The paths of saccadic movements of the left eye were recorded photographically for 12 normal subjects. Movements were elicited by nine small stimulus lights, arranged in a circular pattern. Each stimulus represented a five degree movement in one of eight directions, to or from the primary fixation at the center of the circular pattern.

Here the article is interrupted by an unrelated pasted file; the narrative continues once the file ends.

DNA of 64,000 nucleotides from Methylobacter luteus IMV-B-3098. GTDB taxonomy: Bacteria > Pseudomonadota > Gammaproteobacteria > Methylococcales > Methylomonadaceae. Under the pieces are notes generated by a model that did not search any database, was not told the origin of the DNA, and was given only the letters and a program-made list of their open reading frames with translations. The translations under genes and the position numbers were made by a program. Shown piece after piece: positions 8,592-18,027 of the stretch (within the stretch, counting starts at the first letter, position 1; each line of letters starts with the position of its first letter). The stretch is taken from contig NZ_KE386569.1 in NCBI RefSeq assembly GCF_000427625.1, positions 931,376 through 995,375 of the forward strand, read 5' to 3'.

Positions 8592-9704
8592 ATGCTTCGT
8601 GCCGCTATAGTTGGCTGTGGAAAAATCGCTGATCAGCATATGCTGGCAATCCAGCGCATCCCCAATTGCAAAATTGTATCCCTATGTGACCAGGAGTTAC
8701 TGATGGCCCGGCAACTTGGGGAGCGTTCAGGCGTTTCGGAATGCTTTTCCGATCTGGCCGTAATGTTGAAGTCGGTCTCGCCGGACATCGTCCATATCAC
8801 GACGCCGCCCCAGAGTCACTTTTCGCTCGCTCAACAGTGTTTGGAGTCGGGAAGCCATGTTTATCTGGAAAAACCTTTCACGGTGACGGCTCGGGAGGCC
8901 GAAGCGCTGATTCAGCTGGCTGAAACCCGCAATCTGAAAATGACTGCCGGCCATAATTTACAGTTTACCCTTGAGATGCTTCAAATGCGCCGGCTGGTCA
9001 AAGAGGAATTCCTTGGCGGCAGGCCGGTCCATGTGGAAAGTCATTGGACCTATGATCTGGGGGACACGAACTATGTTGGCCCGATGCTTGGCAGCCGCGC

Each direction of movement gave a distinctly different path, yet corresponding movements showed close agreement between subjects. The shapes of the paths suggest that the lateral rectus contracts consistently later than the other five extraocular muscles, regardless of the direction of the stimulus. It is possible that this delay is caused by different signal path lengths or by different propagation velocities in the neural pathways leading to the several nuclei of the oculomotor nerves.